Treg accumulation in the lung tissues during CFA-induced neutrophilic airway inflammation was substantially lower than that during eosinophilic inflammation (Fig. 2A). Whether these Tregs still play a role in controlling inflammatory responses in this condition was tested next. Analogous to the alum-induced model (Fig. 3), DTX was injected into Foxp3.DTR mice sensitized with CA in CFA adjuvant 1 d prior to and on the first day of CA challenge (Fig. 4A). Complete depletion of Tregs was confirmed at sacrifice (Fig. 4B). Without Tregs, neutrophils remained the dominant population in the BAL fluid; however, the overall cellularity of inflammatory cells in the BAL fluid was significantly elevated (Fig. 4C). Lung inflammation was aggravated following Treg depletion (Fig. 4D), suggesting that Tregs, albeit at a lower proportion, still play an important regulatory role. Likewise, Muc5a and Muc5b mRNA expression was elevated (Fig. 4E). Notably, Treg depletion during neutrophilic inflammation increased the numbers of T cells expressing Th2-type cytokines (IL-4 and IL-13), although the magnitude of the increase was considerably lower than that seen during alum-induced inflammation (Fig. 4F, 4G). The accumulation of IL-17–expressing CD4 T cells remained unchanged when measured by intracellular cytokine staining; however, IL-17 secretion in the BAL fluid was significantly increased following Treg depletion (Fig. 4F–H). IFN-γ+ CD4 T cell accumulation was significantly increased by Treg depletion. Therefore, these results suggest that Tregs still play a key regulatory role during CFA-induced neutrophilic airway inflammation, although their lung accumulation is less evident. It is important to point out that the magnitude of enhanced inflammation following Treg depletion is greater during eosinophilic inflammation (Fig. 3F, 3G) than during neutrophilic inflammation (Fig. 4F, 4G), suggesting that the extent to which Tregs control inflammatory responses may be different depending on the inflammatory environments.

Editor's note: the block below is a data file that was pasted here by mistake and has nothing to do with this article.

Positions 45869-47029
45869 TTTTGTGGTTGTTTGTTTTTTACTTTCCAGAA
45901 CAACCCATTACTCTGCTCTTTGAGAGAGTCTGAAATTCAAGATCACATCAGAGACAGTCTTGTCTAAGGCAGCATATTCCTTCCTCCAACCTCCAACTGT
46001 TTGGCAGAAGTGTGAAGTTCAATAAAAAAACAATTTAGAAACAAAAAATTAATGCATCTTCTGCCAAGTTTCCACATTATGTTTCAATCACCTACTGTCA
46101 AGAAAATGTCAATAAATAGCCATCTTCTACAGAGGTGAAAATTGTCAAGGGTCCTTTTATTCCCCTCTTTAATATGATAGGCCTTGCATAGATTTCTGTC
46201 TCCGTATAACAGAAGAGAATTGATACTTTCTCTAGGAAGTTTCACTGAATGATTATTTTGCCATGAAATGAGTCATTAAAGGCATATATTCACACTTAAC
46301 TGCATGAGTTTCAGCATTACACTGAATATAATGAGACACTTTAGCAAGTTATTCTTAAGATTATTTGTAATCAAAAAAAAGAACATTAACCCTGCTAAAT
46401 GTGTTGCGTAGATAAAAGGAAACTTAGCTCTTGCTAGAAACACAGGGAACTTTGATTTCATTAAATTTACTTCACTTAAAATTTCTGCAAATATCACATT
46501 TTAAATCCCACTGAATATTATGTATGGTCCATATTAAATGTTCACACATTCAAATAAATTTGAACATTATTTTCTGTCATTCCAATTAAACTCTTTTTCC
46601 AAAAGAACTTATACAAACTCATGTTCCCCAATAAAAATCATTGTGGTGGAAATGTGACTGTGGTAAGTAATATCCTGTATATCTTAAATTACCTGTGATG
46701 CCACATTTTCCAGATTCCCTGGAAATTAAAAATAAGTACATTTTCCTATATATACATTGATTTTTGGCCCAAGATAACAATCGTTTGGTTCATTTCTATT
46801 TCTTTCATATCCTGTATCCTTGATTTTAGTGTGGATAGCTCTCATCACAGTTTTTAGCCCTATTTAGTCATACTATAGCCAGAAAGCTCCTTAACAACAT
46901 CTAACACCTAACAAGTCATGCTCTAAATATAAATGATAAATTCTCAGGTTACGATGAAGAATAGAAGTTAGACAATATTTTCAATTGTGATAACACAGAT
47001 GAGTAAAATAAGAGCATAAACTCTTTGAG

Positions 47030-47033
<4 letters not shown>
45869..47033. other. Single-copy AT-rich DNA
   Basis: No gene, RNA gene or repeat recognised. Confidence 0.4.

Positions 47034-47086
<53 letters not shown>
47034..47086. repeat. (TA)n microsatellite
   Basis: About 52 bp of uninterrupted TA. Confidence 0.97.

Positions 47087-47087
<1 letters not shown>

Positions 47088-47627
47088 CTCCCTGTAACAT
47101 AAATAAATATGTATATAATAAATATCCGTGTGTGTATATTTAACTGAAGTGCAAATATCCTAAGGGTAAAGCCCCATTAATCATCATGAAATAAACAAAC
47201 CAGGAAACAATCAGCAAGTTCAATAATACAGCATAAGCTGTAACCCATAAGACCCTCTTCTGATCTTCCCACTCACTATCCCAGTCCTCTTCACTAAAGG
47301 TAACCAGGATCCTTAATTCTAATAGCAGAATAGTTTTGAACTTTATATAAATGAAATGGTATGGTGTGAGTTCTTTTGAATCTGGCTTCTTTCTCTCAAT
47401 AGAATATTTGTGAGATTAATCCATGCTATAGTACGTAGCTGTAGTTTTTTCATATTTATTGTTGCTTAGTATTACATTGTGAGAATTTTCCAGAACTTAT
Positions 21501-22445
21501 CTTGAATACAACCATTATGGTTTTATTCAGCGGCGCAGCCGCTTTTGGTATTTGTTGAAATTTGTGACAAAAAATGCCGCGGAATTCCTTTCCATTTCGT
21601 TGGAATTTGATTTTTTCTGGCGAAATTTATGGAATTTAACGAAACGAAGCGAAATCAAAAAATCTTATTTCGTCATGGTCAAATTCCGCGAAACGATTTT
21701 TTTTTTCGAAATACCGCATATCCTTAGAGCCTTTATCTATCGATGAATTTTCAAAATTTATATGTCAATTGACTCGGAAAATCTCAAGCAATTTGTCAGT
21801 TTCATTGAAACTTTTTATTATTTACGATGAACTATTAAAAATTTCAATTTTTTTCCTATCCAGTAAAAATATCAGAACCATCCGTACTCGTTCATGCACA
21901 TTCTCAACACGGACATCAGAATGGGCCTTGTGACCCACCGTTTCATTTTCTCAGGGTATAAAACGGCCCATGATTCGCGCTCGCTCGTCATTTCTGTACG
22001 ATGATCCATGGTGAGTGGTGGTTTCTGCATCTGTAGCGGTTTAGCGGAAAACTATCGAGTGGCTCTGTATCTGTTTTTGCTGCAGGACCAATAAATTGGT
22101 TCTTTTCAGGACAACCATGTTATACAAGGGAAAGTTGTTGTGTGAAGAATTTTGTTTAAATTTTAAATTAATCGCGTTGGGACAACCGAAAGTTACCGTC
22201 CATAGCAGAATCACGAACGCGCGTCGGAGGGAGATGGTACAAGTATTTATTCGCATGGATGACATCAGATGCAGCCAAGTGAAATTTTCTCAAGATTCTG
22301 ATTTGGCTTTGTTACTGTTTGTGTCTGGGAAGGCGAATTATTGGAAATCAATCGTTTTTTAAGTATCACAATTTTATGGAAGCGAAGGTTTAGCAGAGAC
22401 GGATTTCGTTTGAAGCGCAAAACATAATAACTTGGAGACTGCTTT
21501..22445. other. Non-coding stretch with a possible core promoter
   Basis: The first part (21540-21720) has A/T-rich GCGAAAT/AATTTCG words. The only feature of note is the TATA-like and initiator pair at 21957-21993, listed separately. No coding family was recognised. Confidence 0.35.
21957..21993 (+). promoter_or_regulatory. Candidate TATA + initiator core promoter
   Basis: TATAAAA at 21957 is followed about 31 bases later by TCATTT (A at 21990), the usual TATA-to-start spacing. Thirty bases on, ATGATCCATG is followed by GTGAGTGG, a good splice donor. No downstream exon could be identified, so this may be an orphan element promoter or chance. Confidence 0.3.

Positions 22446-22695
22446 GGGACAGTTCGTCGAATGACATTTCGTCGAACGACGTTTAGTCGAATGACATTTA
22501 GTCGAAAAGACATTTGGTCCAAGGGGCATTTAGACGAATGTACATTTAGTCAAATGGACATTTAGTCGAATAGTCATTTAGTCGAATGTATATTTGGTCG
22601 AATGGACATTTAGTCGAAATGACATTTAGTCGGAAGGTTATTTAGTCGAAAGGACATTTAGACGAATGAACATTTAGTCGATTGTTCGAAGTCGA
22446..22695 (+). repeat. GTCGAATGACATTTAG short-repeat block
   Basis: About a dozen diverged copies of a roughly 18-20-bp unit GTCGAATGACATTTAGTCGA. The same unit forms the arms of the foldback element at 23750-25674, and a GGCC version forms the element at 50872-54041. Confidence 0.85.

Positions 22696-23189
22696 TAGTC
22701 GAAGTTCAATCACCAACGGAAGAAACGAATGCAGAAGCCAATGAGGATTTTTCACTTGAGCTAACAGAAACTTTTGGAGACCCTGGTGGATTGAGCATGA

Elevated CD49d expression in Tregs during eosinophilic inflammation
Allergen-specific CD4 T cells upregulate the α4 integrin (CD49d) that facilitates T cell migration to the sites of inflammation (27, 28). CD49d upregulated on activated T cells forms the α4β1 integrin complexes (VLA-4), which then bind to fibronectin and VCAM-1 for lung infiltration during airway inflammation (29). Proper control of Treg migration is an essential feature for successful Treg functions in vivo (30). Thus, we examined whether CD49d is differentially expressed by lung-infiltrating Tregs during alum- and CFA-induced inflammation. CD49d+ Foxp3+ Tregs within the inflamed tissues were significantly greater in alum-induced inflammation than in CFA-induced inflammation, whereas LN-resident Tregs expressed comparable levels of CD49d (Fig. 5A). Interestingly, CD49d expression on effector CD4 T cells in the lung was comparable (Fig. 5A). The expression of VCAM-1, the ligand for CD49d, on lung endothelial cells was comparable between the groups (Fig. 5B). In addition to tissue-trafficking adhesion molecules, inflammatory chemokine expression may play a role in differentially attracting Tregs during alum- and CFA-induced inflammation. Measuring chemokine expression in the lungs by protein array analysis revealed distinct chemokine-expression patterns in alum- and CFA-induced lung inflammation (Fig. 5C). In alum-induced inflammation, higher levels of CXCL12 and CCL5 expression were observed, whereas CXCL9, CCL25, CXCL13, CCL24, and CXCL1 expression was significantly increased in the lungs with CFA-induced inflammation (Fig. 5C). Tregs migrate to the airways via CCR4 and attenuate allergic inflammation (31), and expression of the CCR4 ligands, CCL17 and CCL22, is essential in recruiting Tregs to the inflamed lung during allergen challenge (32). However, we found that CCR4 expression in infiltrating Tregs and the CCR4 ligand expression in the lung tissues in both models remained comparable (data not shown), suggesting that the CCL17/CCL22-CCR4 axis plays little role during elevated Treg recruitment in alum-induced inflammation.